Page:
Grappling with America’s Long History of White Supremacy

Our national discourse can be annoyingly ahistorical. Nowhere is this more prevalent than in how both the left and the right discuss our country’s greatest sins: slavery and the treatment of Native Americans. One example in the news today involves a New Hampshire state senator named Werner Horn who created some problems for himself with a Facebook post. He argued that former slave-holding presidents like George Washington and Thomas Jefferson weren’t racist.

State Rep. Werner Horn has deleted a Facebook post on the matter, but has repeated his opinion in multiple interviews since. Horn was responding to a post from state House member who asked: “If Trump is the most racist president in American history, what does that say about all of the other presidents who owned slaves?” Horn replied: “Wait, owning slaves doesn’t make you racist… owning slaves wasn’t a decision predicated on race but on economics. It’s a business decision.” He later told HuffPost: “[Slave owners] weren’t enslaving black people because they were black. They were bringing in these folks because they were available.”

My basic response: our modern concept of racism cannot be retrofitted to apply to a world where white supremacy was taken as a given by the white population of this country. If you don’t immediately understand my point, I suggest you spend some time reading the transcripts of the famous Lincoln-Douglas debates in 1858. By the standards of today, both men were appallingly racist. It’s also clear from the way they each pander to the audiences that the people they’re addressing have never considered for a single moment the possibility of some kind of equality between whites and blacks. The objective conditions of the two populations basically precluded people from making that kind of argument.

Here’s Lincoln in the first debate:

My first impulse would be to free all the slaves, and send them to Liberia,-to their own native land. But a moment’s reflection would convince me, that whatever of high hope, (as I think there is) there may be in this, in the long run, its sudden execution is impossible. If they were all landed there in a day, they would all perish in the next ten days; and there are not surplus shipping and surplus money enough in the world to carry them there in many times ten days. What then? Free them all, and keep them among us as underlings? Is it quite certain that this betters their condition? I think I would not hold one in slavery at any rate; yet the point is not clear enough to me to denounce people upon. What next? Free them, and make them politically and socially our equals? My own feelings will not admit of this; and if mine would, we well know that those of the great mass of white people will not.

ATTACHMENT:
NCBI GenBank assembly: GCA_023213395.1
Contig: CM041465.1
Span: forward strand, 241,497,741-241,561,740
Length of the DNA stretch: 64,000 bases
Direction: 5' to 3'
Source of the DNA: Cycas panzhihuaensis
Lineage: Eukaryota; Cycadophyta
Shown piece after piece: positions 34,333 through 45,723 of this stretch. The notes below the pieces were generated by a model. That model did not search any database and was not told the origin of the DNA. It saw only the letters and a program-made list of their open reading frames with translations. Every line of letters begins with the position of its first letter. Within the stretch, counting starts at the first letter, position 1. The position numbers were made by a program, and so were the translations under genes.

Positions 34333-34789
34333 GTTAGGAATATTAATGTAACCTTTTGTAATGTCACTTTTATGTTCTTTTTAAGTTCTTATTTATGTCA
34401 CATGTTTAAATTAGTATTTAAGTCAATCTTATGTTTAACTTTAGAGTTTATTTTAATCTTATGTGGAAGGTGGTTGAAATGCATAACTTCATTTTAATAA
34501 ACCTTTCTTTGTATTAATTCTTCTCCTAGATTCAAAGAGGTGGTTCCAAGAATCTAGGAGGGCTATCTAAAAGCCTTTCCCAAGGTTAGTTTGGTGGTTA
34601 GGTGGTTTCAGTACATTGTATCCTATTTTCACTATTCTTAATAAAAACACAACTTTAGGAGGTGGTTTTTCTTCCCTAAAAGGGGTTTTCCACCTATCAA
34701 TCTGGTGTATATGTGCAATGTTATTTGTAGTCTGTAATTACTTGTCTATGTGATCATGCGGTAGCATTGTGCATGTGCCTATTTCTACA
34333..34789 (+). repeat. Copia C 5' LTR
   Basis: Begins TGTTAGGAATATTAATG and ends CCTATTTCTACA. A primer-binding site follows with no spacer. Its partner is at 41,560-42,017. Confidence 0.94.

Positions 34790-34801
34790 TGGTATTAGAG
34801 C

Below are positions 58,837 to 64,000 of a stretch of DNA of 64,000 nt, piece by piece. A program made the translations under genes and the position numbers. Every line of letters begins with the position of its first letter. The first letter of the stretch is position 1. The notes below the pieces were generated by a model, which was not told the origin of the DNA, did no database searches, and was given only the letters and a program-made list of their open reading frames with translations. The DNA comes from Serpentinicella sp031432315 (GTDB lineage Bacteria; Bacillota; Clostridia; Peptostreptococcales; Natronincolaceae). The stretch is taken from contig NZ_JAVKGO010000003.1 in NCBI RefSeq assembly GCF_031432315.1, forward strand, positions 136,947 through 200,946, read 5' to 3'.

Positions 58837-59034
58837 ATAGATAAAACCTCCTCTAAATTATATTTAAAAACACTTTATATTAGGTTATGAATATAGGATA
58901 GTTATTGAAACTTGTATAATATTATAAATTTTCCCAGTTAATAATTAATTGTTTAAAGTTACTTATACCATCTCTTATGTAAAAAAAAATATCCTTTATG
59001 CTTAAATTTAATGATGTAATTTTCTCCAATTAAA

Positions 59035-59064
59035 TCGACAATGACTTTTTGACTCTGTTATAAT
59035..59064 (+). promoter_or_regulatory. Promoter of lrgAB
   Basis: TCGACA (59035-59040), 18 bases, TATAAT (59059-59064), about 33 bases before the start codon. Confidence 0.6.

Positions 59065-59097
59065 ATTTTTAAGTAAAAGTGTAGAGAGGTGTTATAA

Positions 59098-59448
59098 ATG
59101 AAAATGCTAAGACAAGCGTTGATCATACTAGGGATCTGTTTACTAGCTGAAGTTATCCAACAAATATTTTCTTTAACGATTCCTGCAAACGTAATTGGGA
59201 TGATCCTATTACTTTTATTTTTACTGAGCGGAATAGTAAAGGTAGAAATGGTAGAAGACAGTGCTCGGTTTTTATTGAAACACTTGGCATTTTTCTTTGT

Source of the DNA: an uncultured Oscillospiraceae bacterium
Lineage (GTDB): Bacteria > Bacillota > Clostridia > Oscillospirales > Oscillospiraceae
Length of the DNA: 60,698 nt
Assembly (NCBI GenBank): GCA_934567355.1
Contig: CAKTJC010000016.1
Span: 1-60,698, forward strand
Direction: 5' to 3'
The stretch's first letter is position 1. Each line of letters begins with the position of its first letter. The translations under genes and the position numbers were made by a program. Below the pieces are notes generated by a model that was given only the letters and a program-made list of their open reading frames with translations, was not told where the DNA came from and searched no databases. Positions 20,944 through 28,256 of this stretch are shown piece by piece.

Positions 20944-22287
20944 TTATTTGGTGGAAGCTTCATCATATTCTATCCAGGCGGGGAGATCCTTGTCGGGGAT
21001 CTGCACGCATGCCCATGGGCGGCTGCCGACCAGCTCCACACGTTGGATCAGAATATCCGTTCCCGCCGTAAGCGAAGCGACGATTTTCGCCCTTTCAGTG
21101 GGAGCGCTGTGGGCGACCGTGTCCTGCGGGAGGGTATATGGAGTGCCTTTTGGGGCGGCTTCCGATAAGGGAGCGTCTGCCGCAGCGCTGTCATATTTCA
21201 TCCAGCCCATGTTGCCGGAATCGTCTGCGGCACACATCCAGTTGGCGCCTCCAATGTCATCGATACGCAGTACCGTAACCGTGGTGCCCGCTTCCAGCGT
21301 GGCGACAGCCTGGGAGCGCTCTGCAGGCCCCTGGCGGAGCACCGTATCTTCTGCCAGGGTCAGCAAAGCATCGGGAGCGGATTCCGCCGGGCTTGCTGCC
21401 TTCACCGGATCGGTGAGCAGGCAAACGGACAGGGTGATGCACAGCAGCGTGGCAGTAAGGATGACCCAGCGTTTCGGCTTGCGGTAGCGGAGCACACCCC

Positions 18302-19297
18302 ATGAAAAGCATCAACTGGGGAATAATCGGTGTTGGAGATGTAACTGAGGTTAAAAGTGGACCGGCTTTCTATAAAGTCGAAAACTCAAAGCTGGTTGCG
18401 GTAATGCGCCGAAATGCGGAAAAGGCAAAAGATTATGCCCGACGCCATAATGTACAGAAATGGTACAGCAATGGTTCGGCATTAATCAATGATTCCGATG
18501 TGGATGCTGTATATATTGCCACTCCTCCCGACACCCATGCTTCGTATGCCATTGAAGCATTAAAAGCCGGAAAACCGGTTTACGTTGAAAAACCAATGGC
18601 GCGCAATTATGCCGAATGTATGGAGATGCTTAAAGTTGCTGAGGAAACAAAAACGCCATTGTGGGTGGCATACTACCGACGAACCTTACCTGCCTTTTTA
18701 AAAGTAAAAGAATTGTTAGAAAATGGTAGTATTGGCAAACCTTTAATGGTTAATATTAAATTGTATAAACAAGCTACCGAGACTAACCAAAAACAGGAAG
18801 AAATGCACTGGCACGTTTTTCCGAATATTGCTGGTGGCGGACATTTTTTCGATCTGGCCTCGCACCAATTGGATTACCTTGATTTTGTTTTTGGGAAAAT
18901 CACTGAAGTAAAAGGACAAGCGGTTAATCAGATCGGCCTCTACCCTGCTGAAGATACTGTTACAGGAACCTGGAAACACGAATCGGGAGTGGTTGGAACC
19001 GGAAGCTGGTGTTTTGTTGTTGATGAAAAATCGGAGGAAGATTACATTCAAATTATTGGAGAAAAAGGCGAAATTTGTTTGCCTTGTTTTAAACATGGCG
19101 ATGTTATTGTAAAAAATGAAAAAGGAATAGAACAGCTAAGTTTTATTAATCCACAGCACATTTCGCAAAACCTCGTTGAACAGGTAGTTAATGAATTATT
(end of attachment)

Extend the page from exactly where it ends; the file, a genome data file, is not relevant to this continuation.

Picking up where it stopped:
Whether this feeling accords with justice and sound judgment, is not the sole question, if, indeed, it is any part of it. A universal feeling, whether well or ill-founded, cannot be safely disregarded. We cannot, then, make them equals.

We can of course insist that Lincoln was a racist, but that really tells us very little, and it certainly doesn’t absolve someone today for holding similar racist views. Washington and Jefferson each inherited the slaves they owned, and they each had their own discomforts with the justice of the system. They had different financial pressures and obligations that affected how they distributed their slaves in their wills. What they didn’t contemplate is the idea that whites and blacks were equals.

So, there’s a sense in which I agree with state Senator Horn. It doesn’t really make sense to use the racial beliefs of our founders to arbitrate who is racist today. On the other hand, black slavery persisted in this country long after white slavery was abolished, and that was a decision made based on white-supremacist beliefs. Even into the mid-1960s, pro-segregationist lawmakers made unapologetically white supremacist arguments to justify the Jim Crow system in the South. This only ceased after passage of major civil rights legislation.

Specific to Senator Horn’s point, people were enslaving blacks not only because they were available (for sale, if you will) but because white slaves were not. They had an economic reason to want free labor, but white supremacy dictated the race of those laborers. That this was viewed as moral and acceptable is a clear example of racism.

Of course, that doesn’t make it okay to still hold those kinds of beliefs today. It doesn’t mean that we can’t condemn the belief system that made black slavery possible. But it does mean that we’d be better off if we didn’t try to judge today’s racists by the standards of people from the past.

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Martin Longman

Martin Longman is the web editor for the Washington Monthly. See all his writing at